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How do we think about the George Floyd murder? Show more Show less
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On May 25 2020, George Floyd was suffocated to death by the police. Floyd had been arrested on suspicion of using a counterfeit $20 bill. In chilling footage that would go viral within 24 hours, officer Derek Chauvin knelt on his neck for more than 8 minutes ignoring Floyd's repeated pleas for him to move. The asphyxiation led to his cardiac arrest. Floyd's death has so far inspired protests across more than 75 US cities, calling for an end to police brutality and institutional racism. The responses to these riots have included state-wide curfews, the threat of military intervention, attacks on the media and civilian arrests. The situation has given rise to a complex debate with commentators arguing over what precisely it has exposed about contemporary America. So, who are these groups, what do they stand for, and why?

George Floyd's murder is a structural issue: American gun laws are to blame Show more Show less

The US gun laws mean every police engagement is potentially life threatening. Corrupted by their power over life and death, police feel above the law, which feeds their behaviour and how others respond to them.
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Lax gun laws allow people to suppress the ideas of other people

Making it easier to obtain guns creates an environment that has the potential to silence others by intimidating them into submission, especially if the owners of the guns do not share the same ideologies as those they are trying to intimidate.
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The Argument

Having lax gun laws can create a setting that promotes ideological suppression. The relaxed nature of these laws would make it easier to obtain guns. The guns generated by the lax nature of these laws could then become an instrumental part of their owner's intimidation tactics. The incident in Crown Point, Indiana, is a good example. In this case, black protesters were demonstrating following the death of George Floyd in Minneapolis when a group of white bystanders armed with rifles appeared at the protest. This group stood face to face with the protesters, carrying their rifles so that the protesters would be able to see their weapons. [1] The protesters' goal was to demonstrate their discontent regarding the death of George Floyd. By choosing to show the protesters that they were armed, one can make the case that these white bystanders were actively setting out to intimidate the protesters. In doing so, this intimidation tactic if successful, would have contributed towards the suppression of the ideas associated with the protesters. Additionally, those white bystanders were within their rights to carry their weapons the way they did because of the laws Indiana has in place regarding guns. The looseness of Indiana’s gun laws allowed this situation to transpire, had they been tighter, the white bystanders would not have been able to display their weapons the way they did. A similar event occurred during the protests in Kenosha, where a white 17-year-old boy named Kyle Rittenhouse arrived with a semi-automatic rifle and opened fire on black protesters. Rittenhouse killed two protesters and wounded another before turning himself in to authorities. [2] Here, like in the case of Crown Point, Indiana, the rifle was used to intimidate protesters into submission. The only difference was that in this instance, the gun was more effective due in part to its use proper. These two scenarios demonstrate that the role of the gun is one of suppression, the suppression of ideas, made possible by the lenient gun laws in place.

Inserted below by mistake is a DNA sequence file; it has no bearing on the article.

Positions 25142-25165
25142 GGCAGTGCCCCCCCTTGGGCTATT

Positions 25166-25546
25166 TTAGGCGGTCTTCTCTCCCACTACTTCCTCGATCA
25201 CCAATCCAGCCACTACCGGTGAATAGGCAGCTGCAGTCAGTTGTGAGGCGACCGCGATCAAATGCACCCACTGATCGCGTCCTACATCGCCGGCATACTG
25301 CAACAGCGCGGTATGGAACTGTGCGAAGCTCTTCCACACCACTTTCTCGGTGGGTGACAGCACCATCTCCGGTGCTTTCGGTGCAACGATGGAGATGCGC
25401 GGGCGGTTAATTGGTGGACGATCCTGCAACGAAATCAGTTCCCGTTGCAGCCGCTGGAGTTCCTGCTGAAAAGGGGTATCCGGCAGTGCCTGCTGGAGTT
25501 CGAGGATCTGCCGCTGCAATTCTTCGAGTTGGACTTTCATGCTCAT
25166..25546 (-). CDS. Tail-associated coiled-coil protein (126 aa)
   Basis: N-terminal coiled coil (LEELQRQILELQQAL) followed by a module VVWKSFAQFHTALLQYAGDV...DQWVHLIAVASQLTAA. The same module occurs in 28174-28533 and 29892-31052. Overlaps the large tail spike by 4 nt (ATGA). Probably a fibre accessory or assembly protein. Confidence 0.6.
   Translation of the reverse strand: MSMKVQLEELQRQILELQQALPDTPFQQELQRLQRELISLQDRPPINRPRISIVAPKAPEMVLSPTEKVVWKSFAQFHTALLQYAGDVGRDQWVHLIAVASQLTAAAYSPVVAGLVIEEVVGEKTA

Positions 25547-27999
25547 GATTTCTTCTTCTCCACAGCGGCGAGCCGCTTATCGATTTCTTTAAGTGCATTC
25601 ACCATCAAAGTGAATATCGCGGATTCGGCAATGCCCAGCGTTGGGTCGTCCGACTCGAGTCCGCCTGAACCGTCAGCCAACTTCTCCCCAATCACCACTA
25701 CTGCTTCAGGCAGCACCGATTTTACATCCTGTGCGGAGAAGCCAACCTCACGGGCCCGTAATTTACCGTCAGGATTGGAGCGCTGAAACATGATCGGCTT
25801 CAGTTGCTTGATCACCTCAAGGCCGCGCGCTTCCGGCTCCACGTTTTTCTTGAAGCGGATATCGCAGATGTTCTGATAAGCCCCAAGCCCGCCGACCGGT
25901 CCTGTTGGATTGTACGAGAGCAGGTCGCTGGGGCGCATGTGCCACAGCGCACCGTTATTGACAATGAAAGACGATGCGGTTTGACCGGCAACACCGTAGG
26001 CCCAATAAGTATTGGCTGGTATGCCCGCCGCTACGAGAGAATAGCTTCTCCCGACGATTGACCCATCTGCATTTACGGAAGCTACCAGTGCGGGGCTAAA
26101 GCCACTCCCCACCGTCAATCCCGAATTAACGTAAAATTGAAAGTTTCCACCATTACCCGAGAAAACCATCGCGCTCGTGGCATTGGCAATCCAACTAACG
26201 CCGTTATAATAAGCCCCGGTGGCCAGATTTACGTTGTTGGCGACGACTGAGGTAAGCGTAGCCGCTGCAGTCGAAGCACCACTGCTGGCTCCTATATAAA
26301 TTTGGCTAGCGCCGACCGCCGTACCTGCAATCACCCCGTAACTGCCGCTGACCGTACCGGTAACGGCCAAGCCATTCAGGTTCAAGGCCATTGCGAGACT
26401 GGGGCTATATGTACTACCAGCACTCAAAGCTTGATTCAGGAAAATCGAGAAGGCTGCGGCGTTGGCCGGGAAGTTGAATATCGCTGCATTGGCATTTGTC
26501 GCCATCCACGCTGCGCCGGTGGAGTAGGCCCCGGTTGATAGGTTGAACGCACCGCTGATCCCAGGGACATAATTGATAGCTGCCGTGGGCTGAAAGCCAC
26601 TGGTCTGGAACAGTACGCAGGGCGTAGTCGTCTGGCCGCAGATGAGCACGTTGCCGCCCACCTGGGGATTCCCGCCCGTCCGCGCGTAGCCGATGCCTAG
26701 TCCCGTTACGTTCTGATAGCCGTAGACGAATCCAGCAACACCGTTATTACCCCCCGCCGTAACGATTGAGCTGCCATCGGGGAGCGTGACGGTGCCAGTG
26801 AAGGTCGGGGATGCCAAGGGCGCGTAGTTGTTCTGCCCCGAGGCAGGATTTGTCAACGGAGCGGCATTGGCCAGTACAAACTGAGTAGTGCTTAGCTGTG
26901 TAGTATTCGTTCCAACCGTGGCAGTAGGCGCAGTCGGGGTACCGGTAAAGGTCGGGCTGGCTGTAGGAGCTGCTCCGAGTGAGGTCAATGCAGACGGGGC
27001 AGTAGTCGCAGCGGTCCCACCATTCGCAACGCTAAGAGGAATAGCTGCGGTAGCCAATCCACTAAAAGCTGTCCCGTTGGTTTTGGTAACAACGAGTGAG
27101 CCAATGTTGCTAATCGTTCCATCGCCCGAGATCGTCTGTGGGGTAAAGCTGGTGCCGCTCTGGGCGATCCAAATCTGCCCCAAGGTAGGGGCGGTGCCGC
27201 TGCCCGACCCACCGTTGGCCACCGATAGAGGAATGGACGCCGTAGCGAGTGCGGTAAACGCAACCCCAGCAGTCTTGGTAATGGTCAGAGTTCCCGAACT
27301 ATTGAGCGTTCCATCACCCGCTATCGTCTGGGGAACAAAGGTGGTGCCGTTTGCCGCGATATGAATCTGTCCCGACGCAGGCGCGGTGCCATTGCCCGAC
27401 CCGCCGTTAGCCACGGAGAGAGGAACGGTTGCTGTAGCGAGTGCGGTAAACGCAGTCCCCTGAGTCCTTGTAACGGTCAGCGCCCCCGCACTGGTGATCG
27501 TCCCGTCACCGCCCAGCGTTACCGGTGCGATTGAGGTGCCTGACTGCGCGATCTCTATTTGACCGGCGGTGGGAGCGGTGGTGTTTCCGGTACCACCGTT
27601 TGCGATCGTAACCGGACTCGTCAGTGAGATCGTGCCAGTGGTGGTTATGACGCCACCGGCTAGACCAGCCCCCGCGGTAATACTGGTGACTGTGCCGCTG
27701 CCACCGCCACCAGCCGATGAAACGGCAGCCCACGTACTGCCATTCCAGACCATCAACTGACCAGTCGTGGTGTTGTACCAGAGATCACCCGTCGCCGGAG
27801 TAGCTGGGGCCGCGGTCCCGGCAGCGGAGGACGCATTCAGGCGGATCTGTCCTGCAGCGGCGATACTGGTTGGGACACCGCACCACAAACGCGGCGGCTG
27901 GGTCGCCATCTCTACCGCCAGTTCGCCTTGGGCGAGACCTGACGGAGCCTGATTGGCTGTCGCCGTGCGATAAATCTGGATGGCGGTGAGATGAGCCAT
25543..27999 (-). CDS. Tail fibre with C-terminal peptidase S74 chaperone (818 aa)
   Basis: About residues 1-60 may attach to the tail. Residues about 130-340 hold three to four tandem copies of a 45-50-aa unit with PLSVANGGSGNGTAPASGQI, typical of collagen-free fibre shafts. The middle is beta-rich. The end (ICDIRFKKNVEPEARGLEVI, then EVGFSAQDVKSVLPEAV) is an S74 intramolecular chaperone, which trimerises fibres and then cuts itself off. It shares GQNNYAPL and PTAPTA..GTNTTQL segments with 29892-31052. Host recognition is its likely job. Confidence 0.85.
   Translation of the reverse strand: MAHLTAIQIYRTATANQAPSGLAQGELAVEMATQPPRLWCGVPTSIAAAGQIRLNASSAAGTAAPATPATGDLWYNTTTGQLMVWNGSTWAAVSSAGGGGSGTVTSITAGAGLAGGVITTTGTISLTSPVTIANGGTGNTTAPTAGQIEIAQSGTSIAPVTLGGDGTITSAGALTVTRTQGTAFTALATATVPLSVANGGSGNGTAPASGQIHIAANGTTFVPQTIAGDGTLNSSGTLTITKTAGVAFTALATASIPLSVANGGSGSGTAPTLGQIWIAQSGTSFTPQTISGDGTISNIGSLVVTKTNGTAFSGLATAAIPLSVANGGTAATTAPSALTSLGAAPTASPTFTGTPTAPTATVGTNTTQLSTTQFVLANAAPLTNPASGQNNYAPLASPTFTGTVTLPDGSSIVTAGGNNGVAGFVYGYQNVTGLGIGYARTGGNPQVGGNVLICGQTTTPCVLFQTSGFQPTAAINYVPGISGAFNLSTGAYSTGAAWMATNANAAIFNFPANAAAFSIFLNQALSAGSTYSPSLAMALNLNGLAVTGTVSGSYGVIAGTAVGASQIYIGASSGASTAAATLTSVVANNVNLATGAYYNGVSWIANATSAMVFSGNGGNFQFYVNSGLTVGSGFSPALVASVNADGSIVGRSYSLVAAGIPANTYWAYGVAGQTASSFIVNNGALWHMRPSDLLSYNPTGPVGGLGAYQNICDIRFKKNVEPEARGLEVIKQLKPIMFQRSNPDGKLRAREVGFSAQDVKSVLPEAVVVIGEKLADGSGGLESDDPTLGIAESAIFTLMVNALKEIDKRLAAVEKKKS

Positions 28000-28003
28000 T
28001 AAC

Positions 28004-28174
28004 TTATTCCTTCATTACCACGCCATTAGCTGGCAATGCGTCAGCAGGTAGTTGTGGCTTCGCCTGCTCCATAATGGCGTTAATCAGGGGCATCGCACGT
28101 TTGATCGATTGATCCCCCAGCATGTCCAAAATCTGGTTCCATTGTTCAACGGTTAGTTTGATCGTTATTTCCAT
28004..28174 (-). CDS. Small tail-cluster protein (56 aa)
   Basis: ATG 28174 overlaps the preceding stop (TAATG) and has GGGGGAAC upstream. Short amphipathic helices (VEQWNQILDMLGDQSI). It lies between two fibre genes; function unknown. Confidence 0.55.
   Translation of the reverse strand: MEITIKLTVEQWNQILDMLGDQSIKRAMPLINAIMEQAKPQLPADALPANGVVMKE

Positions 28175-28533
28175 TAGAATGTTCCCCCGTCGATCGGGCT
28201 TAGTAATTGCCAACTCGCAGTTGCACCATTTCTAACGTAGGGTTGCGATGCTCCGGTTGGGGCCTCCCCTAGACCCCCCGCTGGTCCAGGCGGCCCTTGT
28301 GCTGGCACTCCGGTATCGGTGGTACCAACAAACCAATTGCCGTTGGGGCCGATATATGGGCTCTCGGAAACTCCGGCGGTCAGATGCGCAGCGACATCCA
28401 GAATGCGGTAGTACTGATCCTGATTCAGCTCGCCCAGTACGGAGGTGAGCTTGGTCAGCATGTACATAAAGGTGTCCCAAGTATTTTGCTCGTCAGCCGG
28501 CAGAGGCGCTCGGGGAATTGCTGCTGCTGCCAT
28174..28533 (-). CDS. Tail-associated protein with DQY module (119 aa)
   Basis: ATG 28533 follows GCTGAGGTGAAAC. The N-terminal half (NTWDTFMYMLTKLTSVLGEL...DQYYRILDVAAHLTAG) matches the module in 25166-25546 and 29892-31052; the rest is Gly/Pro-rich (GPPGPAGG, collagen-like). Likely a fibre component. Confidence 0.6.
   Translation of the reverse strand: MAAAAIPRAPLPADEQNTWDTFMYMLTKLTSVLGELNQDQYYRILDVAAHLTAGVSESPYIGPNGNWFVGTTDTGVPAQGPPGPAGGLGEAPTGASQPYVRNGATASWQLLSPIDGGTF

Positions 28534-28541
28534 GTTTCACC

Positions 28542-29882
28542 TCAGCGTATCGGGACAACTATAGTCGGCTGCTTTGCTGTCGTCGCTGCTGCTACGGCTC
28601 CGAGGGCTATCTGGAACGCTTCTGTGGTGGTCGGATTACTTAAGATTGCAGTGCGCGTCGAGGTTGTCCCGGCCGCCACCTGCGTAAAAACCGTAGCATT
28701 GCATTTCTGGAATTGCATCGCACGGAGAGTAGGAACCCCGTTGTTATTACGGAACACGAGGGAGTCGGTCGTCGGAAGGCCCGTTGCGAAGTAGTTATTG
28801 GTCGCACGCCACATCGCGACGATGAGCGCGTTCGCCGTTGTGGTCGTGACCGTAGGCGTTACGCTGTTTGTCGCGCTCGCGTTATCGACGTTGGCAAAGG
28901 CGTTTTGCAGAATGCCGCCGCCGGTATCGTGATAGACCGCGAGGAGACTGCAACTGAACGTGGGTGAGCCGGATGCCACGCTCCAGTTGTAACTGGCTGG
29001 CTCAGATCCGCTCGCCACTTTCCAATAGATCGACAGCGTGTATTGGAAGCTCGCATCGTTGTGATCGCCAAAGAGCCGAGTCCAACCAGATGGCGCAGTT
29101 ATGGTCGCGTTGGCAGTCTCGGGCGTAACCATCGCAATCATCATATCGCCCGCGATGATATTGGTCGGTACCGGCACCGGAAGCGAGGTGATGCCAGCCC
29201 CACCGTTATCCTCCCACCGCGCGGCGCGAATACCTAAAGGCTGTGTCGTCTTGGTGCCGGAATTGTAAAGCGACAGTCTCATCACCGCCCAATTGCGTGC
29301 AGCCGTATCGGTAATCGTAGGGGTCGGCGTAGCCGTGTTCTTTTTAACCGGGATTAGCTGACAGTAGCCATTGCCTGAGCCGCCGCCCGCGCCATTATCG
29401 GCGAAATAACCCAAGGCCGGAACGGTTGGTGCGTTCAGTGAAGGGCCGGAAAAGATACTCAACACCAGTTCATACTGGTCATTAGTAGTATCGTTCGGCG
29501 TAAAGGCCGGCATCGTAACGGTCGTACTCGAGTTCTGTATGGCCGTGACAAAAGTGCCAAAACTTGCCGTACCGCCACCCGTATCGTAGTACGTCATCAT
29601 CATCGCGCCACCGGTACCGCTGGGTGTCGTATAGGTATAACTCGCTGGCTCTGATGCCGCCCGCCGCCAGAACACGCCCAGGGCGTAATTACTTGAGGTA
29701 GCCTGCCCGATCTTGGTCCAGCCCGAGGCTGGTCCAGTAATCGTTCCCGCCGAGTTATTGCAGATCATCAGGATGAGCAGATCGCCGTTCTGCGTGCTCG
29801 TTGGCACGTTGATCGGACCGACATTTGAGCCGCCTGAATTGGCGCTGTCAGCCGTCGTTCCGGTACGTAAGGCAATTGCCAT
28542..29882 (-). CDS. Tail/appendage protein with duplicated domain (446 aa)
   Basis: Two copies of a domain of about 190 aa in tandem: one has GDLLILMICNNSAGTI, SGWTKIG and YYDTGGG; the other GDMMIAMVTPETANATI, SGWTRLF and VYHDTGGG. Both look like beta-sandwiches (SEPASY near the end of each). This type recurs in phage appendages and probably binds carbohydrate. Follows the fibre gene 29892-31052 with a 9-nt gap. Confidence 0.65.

Counter arguments

At the same time, lax gun laws may not mean that they can be used to suppress ideas. Instead, they are likely used as a form of self-defense. In St. Louis, Missouri, Black Lives Matter protesters traversed through a private community to demonstrate in front of the mayor’s home. As they passed through, residents Mark and Patricia McCloskey stood in front of their home with their weapons (an assault rifle and a handgun respectively) in an attempt to keep protesters from approaching their estate. [3] As a result of seeing a large mass of protesters, one can make the case that the McCloskeys were only trying to defend themselves from a possible threat, as they had no way of accurately discerning the intentions of the approaching protesters.



Rejecting the premises


This page was last edited on Monday, 9 Nov 2020 at 23:09 UTC

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